In the lead-up to the recent election, the term ‘servant leadership’ was used frequently by commentators to describe the leadership style South Africans were yearning for from incoming political leaders. In fact, President Cyril Ramaphosa recognised this.
“I pledge here today that I will serve you, I will work with you, side by side, to build the South Africa that we all want and deserve,” he said in the closing statement of his inauguration address.
I first came across the concept many years ago while visiting a fellow farmer; let’s call him Ian. We were in his farm workshop, and he stopped to introduce me to his workshop manager.
As we were turning to leave, Ian said: “By the way, Tulani, will it be okay with you if I take a few days off next week? My dad’s been ill and I need to get down to my folks and see how they’re doing.”
“Fine by me,” answered Tulani. “Everything’s in good shape here. Hope all is well with your dad.”
Call me if I can help,” said Ian.
I was bemused. Here was the part-owner and manager of the farm, asking his workshop manager if he could go on leave. What was going on?
“Why is it that you, the boss, are asking Tulani, your employee, if you can go off for a few days?” I asked Ian.
“I’d never go off for a few days without checking with my guys,” he said. “They depend on me as much as I depend on them.”
It was a great lesson for me. I only realised later Ian is what’s now referred to as a ‘servant leader’.
He’d never had any management training, but he intuitively understood that a leader serves his people and not the other way round. The great success of the business he manages is testimony to the effectiveness of his leadership.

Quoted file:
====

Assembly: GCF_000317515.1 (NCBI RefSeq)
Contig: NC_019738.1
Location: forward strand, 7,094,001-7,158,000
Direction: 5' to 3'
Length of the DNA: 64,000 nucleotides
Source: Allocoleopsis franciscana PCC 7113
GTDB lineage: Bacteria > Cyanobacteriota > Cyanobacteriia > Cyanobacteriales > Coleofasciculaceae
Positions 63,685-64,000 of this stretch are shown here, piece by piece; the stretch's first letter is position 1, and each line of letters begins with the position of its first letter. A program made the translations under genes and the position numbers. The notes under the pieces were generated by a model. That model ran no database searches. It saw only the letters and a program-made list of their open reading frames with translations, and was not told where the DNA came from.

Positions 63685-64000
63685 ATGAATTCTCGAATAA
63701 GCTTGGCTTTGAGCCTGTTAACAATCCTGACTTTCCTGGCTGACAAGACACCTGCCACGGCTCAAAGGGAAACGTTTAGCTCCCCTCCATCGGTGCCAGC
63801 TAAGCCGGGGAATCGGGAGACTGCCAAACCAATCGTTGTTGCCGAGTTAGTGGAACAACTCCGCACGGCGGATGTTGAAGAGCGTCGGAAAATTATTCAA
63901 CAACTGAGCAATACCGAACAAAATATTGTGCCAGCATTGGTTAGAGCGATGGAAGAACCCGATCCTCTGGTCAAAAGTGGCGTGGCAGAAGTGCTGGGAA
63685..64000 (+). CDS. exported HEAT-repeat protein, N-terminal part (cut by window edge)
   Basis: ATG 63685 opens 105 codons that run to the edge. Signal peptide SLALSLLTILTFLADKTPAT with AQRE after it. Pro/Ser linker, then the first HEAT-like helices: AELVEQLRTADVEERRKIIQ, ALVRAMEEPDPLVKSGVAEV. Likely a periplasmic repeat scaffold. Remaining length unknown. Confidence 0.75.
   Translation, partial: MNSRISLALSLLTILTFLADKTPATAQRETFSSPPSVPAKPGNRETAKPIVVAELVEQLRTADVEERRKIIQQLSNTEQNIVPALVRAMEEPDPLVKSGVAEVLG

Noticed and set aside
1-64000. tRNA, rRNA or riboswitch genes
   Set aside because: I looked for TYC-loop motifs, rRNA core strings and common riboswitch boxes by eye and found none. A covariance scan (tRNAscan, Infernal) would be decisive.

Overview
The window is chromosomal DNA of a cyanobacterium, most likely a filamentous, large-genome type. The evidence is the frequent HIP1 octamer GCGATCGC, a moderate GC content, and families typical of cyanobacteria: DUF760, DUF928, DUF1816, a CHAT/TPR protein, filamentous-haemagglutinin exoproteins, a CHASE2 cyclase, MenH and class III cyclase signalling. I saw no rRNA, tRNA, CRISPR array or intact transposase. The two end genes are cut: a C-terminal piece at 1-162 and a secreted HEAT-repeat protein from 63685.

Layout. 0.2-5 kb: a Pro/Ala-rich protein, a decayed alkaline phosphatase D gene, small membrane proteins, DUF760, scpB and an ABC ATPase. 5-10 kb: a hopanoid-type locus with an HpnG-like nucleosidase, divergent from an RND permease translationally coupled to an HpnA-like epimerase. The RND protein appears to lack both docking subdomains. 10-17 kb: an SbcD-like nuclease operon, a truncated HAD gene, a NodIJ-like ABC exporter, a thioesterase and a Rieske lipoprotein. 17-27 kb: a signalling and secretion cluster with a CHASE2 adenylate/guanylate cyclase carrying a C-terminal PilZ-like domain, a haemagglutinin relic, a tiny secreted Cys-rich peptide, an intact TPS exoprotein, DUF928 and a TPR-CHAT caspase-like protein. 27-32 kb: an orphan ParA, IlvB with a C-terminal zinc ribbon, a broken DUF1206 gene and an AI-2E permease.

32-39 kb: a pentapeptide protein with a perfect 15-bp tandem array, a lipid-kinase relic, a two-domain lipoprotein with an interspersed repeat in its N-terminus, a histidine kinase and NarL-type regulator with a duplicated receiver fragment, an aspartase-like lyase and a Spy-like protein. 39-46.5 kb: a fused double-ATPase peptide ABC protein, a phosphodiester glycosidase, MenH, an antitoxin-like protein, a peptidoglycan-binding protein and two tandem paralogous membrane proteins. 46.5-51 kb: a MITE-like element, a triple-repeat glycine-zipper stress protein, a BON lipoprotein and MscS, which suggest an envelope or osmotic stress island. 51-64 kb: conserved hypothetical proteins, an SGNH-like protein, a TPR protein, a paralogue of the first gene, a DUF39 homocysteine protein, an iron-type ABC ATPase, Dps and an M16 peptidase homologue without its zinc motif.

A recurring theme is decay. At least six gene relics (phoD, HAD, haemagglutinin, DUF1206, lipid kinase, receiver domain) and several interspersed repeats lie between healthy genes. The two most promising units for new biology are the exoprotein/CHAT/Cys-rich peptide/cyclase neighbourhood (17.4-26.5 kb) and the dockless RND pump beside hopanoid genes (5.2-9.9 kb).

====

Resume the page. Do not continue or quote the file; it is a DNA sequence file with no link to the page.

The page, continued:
The early students of leadership identified only three basic styles:
- Authoritarian or autocratic – where what the boss said went, no questions asked.
- Participative or democratic – where employees’ views were asked for and taken into account.
- Hands off – where employees were largely left to their own devices.
But, of course, to identify only these three was a gross oversimplification. As time went on it was realised there were many more nuances and combinations.
Today’s leadership literature identifies many more leadership styles, including:
- Coaching: More effective in building employees’ own capacity, these leaders tend to switch from making statements to asking questions. For example, when a mistake is made by someone, instead of saying, “That was a mess. In future do it this way,” they ask: “How can we improve on this next time?”
- Visionary: These leaders have a powerful ability to usher in periods of change by inspiring employees.
- Pacesetter: Here the focus is primarily on performance. These leaders set high standards and hold their team members accountable for hitting their goals.
- Transactional: Here we have hard-nosed commercial types focused on performance. They believe everything can be achieved by the right incentives, usually money, and disciplinary action for failure.
- Bureaucratic: These leaders expect their team members to follow the rules and procedures precisely as written. This, of course, is often necessary in highly regulated industries such as finance and healthcare.
But back to servant leadership, epitomised in the famous call by John F Kennedy to Americans to “ask not what your country can do for you, but what you can do for your country”. Let’s wish Ramaphosa luck. He needs it and so do we.